At Snijpunt B.V. in De Lier in South Holland, the barbecue season is already in full swing. The company processes 100,000 kilos of peppers and 35,000 kilos of other fresh vegetables into semi-finished products every week. A growing part of this is supplied to meat processing companies. This includes peppers or onions in large and small cubes, cored bell peppers that can be stuffed with meat, and a tomato or onion base to mix with meat.
“This is entirely in line with the developments we see in the meat industry”, managing director Mark van der Salm explains. “Consumers are increasingly demanding fresh and healthy products. Meat processing companies are responding to this, so the demand for freshly cut vegetables, to be combined directly with meat, is increasing.”
Short lines with growers
Snijpunt was established in 1998 from a bell pepper company and is part of Harvest House, a growers’ association of salads growers. This gives the company short lines of communication with growers, which contributes to the freshness and quality guarantee of its products.
In addition to meat processors, Snijpunt also supplies Northern European vegetable processors, food service suppliers, salad producers and meal manufacturers.
Diced products for the barbecue season
Snijpunt has 10 years of experience in supplying diced bell pepper and onions, size 30x30mm, in north-western Europe. “We supply two types of dices: those suitable for stacking by hand and those for stacking by machine. In the case of mechanical insertion, our focus is on the uniformity of the product, which makes it suitable for meat skewer insertion machines. This is produced customer-specifically based on the requirements of the skewer machine to avoid loss of efficiency,” explains Van der Salm. “We also produce cubes in size 10x10mm or 5x5mm that are used as ingredients for meat products, for example.”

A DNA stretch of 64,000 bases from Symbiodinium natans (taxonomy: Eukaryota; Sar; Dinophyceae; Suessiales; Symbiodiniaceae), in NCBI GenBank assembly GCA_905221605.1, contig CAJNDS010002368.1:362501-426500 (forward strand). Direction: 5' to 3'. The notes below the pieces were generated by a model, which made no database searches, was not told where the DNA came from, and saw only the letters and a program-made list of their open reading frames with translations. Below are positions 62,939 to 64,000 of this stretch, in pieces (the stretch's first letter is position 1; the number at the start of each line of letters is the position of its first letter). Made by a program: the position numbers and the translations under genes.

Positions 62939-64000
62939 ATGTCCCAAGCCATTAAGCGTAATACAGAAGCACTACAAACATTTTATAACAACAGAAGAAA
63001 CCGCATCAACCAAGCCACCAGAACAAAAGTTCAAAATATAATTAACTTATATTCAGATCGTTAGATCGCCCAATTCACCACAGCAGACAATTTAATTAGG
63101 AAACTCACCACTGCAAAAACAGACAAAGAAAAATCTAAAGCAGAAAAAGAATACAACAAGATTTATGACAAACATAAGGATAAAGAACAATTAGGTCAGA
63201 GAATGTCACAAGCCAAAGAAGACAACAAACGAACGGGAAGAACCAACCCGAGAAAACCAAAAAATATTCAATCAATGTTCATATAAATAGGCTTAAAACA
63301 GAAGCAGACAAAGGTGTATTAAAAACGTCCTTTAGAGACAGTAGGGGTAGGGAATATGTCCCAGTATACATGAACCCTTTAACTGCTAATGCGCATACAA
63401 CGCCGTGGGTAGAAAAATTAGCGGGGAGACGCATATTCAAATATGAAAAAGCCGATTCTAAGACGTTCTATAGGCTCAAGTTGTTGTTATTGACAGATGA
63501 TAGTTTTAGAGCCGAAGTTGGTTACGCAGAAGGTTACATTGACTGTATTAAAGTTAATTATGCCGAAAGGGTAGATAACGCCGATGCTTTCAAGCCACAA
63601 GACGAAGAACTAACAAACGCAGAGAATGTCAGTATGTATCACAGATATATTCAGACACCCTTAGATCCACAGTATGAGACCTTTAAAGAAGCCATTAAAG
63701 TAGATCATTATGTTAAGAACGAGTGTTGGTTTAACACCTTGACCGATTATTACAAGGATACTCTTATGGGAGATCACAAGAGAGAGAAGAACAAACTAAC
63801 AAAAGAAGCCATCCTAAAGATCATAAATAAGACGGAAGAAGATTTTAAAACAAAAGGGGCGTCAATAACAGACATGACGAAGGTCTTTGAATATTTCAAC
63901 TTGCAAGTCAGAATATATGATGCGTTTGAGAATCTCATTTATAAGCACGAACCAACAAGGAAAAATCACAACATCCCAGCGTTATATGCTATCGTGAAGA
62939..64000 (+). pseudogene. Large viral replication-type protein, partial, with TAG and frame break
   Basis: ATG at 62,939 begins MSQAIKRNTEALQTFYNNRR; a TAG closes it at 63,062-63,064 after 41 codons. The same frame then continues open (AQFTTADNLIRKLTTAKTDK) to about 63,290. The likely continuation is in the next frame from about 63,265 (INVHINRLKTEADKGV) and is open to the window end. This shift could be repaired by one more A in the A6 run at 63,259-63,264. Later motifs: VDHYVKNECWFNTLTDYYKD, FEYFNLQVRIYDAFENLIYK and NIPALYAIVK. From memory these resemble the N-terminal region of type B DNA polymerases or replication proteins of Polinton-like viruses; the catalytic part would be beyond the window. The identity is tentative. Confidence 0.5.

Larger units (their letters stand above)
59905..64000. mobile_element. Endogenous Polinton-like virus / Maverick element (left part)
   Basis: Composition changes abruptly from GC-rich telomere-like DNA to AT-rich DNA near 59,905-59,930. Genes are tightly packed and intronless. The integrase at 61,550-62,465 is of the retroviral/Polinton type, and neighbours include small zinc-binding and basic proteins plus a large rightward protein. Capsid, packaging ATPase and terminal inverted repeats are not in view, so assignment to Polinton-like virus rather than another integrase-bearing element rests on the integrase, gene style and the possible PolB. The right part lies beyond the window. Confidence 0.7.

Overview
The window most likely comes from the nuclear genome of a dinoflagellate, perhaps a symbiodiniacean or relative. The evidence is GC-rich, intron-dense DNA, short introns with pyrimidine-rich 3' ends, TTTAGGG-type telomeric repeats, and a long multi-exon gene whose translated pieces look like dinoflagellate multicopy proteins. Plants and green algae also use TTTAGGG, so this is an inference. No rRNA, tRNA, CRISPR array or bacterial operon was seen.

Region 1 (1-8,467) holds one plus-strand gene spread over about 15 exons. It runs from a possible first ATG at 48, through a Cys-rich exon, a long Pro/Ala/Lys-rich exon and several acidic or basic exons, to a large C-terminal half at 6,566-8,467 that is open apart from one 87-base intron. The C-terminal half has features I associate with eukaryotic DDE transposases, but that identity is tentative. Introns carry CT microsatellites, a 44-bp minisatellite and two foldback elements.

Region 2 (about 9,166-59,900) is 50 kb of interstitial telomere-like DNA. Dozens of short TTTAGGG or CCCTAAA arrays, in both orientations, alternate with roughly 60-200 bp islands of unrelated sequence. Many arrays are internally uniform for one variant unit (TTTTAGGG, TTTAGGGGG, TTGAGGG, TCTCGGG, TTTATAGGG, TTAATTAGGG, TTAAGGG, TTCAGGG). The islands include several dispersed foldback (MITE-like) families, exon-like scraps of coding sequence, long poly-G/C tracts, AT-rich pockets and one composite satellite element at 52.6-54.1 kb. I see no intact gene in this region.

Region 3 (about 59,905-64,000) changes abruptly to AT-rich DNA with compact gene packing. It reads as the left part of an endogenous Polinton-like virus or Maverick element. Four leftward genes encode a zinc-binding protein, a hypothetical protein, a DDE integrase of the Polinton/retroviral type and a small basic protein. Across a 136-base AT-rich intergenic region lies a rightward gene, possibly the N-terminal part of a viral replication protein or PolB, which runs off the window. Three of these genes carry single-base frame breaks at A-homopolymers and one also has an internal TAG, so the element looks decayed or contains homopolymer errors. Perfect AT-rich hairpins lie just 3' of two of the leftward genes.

Using residual flows
Since most vegetables have curved shapes, there is always residual product when cutting vegetable dices. “No matter how well we source the product, residual flows cannot be avoided with these production lines. However, they do offer new opportunities,” Van der Salm explains with enthusiasm. “These streams are sold as chips, for example, to be mixed with meat or in sauces.
Harvest House has been producing a tomato base, among other things, from tomato residue streams for several years. “We have now also started tests to develop a bell pepper base that will be preserved from residual flows. Together with our onion base, we have a nice mix of ingredients for hybrid meat. Several of our customers are already making use of this possibility.”
Filling quantity of cored bell peppers
Snijpunt produces cored peppers especially for meat processing companies. In this process, the bell pepper is hollowed out to be filled with rice, vegetables and/or meat.
Thanks to a unique processing method, the filling quantity can be determined to the nearest 10 grams. “We can deliver cored bell peppers in different weights so our customers can determine their desired total weight. We want to make it as easy as possible for meal producers and meat processors,” Van der Salm explains.
The goal of Snijpunt is to make the customer’s process more efficient by offering products that fits best into the production process. “The customer must be relieved of the burden in his process, in which a high efficiency in his production is important,” says Van der Salm.